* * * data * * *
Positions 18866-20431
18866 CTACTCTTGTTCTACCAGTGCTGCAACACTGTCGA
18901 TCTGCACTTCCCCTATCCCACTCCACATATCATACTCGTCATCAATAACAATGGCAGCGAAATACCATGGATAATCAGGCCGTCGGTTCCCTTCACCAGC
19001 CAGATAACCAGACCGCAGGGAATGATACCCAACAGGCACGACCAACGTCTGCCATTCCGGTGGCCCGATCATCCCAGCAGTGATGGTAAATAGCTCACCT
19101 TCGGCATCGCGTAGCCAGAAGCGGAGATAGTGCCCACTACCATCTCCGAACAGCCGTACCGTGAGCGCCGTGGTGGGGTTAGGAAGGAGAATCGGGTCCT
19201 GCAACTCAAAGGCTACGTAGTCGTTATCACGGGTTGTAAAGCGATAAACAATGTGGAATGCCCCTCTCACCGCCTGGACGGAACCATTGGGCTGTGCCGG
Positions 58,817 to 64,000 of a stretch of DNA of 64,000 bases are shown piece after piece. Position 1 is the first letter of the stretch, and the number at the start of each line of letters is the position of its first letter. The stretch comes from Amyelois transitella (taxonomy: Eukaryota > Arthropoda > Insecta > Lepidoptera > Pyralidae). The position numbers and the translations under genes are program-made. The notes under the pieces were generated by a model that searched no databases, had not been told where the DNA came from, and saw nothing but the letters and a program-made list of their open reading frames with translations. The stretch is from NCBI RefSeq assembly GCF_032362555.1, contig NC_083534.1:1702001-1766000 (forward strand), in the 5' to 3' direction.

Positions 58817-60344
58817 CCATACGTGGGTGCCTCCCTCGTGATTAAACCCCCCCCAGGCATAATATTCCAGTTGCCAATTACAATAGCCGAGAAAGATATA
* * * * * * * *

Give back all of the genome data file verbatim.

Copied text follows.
Positions 18866-20431
18866 CTACTCTTGTTCTACCAGTGCTGCAACACTGTCGA
18901 TCTGCACTTCCCCTATCCCACTCCACATATCATACTCGTCATCAATAACAATGGCAGCGAAATACCATGGATAATCAGGCCGTCGGTTCCCTTCACCAGC
19001 CAGATAACCAGACCGCAGGGAATGATACCCAACAGGCACGACCAACGTCTGCCATTCCGGTGGCCCGATCATCCCAGCAGTGATGGTAAATAGCTCACCT
19101 TCGGCATCGCGTAGCCAGAAGCGGAGATAGTGCCCACTACCATCTCCGAACAGCCGTACCGTGAGCGCCGTGGTGGGGTTAGGAAGGAGAATCGGGTCCT
19201 GCAACTCAAAGGCTACGTAGTCGTTATCACGGGTTGTAAAGCGATAAACAATGTGGAATGCCCCTCTCACCGCCTGGACGGAACCATTGGGCTGTGCCGG
Positions 58,817 to 64,000 of a stretch of DNA of 64,000 bases are shown piece after piece. Position 1 is the first letter of the stretch, and the number at the start of each line of letters is the position of its first letter. The stretch comes from Amyelois transitella (taxonomy: Eukaryota > Arthropoda > Insecta > Lepidoptera > Pyralidae). The position numbers and the translations under genes are program-made. The notes under the pieces were generated by a model that searched no databases, had not been told where the DNA came from, and saw nothing but the letters and a program-made list of their open reading frames with translations. The stretch is from NCBI RefSeq assembly GCF_032362555.1, contig NC_083534.1:1702001-1766000 (forward strand), in the 5' to 3' direction.

Positions 58817-60344
58817 CCATACGTGGGTGCCTCCCTCGTGATTAAACCCCCCCCAGGCATAATATTCCAGTTGCCAATTACAATAGCCGAGAAAGATATA